calesthetics is great for you, but lifting weights tends to focus on a narrower range of muscles. Its not all about looking good. Do you -need- weight lifting? no, but it can help... I don't think you need to go overboard with it, but its good for you... personally, I enjoy jumping on the bench a heck of alot more than I do doing pushups. I think of mix of both is helpful...

    was about to comment on lifestyle, but I see rutherford already did that :)
     
  13. rutherford

    rutherford Master Black Belt

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  14. samurai69

    samurai69 Blue Belt

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    Sorry , no intention of being disrespectful, just my opinion
     
  15. samurai69

    samurai69 Blue Belt

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    There have been many misconceptions about weight training, ie they make you slower, training shortens the muscles etc

    has anyone seen marius pudzanowski performing splits etc and training in karate, he is just as flexible and fast as many other martial arts practicioners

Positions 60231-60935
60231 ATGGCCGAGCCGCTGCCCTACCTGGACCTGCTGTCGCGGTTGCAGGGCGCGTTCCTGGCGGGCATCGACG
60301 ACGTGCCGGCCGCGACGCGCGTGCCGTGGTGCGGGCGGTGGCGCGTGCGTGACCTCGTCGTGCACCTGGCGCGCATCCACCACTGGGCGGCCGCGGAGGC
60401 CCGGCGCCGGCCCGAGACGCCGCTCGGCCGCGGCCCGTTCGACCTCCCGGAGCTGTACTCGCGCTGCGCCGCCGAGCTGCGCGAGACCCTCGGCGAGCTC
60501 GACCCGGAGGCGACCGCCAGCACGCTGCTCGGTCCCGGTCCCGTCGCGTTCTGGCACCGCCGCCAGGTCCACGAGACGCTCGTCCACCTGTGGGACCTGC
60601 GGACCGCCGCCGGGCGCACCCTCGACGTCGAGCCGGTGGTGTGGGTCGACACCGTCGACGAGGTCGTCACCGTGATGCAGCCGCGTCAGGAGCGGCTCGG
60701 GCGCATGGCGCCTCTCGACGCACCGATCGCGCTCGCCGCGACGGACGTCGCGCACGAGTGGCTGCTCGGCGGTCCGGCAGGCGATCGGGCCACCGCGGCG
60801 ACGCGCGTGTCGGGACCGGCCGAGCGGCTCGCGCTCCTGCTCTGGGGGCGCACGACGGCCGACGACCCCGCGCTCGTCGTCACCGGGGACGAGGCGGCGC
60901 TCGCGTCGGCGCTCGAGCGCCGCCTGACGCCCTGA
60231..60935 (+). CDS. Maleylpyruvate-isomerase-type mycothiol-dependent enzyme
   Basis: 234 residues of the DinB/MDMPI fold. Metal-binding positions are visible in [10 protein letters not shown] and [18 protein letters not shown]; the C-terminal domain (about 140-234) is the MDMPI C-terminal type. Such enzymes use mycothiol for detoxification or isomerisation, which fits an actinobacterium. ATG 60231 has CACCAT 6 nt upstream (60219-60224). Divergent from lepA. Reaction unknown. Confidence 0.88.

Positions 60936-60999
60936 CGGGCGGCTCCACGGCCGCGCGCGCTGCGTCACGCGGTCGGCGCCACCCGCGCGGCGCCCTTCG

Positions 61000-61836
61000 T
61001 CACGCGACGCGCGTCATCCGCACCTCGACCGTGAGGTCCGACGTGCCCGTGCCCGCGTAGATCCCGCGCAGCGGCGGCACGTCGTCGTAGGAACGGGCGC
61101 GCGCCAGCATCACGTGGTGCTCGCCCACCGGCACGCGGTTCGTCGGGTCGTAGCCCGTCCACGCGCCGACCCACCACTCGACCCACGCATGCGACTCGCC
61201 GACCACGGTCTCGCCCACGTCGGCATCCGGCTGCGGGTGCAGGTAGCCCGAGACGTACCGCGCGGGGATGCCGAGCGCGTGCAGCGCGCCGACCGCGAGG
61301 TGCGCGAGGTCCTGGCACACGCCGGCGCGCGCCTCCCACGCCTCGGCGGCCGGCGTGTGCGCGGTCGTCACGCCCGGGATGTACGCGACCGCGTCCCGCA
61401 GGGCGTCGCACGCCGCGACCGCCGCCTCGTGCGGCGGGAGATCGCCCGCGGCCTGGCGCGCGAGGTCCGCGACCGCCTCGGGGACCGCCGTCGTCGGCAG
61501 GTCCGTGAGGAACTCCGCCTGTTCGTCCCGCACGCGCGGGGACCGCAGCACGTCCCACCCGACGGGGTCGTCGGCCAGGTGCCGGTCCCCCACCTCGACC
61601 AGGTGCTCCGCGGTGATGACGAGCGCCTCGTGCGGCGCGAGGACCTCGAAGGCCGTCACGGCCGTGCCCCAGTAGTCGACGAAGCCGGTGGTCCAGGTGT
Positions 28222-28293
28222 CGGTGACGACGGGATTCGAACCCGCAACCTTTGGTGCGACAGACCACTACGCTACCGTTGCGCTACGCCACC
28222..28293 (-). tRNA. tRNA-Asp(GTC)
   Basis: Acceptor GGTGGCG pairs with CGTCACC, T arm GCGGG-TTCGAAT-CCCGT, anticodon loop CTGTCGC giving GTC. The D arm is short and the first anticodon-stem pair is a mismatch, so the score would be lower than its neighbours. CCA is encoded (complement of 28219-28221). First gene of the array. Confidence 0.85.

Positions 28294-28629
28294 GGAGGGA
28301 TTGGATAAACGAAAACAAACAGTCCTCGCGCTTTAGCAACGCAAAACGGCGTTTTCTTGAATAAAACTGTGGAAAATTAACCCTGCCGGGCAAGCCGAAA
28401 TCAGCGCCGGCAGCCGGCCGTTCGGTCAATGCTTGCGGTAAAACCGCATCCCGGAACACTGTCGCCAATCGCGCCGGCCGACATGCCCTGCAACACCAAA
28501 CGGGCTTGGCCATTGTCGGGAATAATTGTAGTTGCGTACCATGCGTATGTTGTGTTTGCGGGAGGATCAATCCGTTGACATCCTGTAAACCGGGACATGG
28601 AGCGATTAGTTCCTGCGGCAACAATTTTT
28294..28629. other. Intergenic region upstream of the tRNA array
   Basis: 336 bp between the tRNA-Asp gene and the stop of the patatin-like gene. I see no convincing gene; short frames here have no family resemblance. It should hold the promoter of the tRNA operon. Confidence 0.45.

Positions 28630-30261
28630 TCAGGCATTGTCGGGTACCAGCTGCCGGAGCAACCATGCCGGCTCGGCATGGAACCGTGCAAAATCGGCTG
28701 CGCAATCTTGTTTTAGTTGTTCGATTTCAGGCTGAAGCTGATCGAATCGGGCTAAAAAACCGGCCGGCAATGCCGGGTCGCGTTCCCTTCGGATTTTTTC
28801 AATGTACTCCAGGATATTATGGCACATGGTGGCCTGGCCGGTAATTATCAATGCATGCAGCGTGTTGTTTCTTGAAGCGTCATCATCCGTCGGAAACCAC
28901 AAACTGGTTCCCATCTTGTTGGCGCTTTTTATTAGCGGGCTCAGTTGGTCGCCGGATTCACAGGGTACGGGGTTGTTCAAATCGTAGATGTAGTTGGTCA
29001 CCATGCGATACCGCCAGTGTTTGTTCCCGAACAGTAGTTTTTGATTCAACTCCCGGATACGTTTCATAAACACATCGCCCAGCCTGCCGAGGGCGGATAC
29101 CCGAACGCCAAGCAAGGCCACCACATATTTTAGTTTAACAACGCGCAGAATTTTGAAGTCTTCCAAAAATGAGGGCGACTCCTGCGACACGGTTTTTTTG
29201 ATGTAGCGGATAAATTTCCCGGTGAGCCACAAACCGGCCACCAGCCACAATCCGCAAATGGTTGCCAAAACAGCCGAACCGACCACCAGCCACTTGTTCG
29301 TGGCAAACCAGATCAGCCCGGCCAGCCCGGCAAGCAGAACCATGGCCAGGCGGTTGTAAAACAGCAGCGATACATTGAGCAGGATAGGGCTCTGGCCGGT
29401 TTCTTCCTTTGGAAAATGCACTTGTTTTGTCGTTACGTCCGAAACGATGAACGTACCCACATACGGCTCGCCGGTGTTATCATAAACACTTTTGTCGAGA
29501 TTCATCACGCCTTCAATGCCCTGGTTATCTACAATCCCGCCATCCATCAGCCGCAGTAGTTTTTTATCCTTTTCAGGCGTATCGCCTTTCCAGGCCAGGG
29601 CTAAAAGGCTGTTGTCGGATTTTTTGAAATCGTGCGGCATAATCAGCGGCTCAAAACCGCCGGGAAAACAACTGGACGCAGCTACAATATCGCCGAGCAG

I train with weights 3 times per week, for functional strength, i am 42 years old can comfortablly do box splits,i can also bench press more than my bodyweight comfortably for reps, my punching speed and power are better than they were before i lifted weights (this way in particular) i am far happier training with a mixture or balance of training methods that allow me to perform than to avoid weightlifting


    .
     
  16. stickarts

    stickarts Senior Master

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    Weight training has helped improve my striking power, grappling strength, and improved my confidence.
    It has also helped me in a number of sports that I used to compete in.
    Weight training has helped me tremendously.
    I think one key is to develop an intelligent routine that meets your goals for your given sport / goal. For example, developing too much bulk if you are trying to develop top speed for point fighting wouldn't work well.
    I had an ideal fight weight and i knew if I overtrained it would slow me down.
     
  17. Shirt Ripper

    Shirt Ripper Black Belt

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    Good post Rutherford and Samurai69.

    It all comes down to how one defines "functionality." For a bodybuilder well developed (size wise), well defined and symmetrical musculature is about as functional as it gets. For a powerlifter, the ability to exert the most absolute (competitive, depending) strength in the squat, bench press and deadlift will prove the most functional. For a weightlifter (commonly called Olympic Lifting) maximizing power in the clean and jerk and the snatch is the peak of functionality.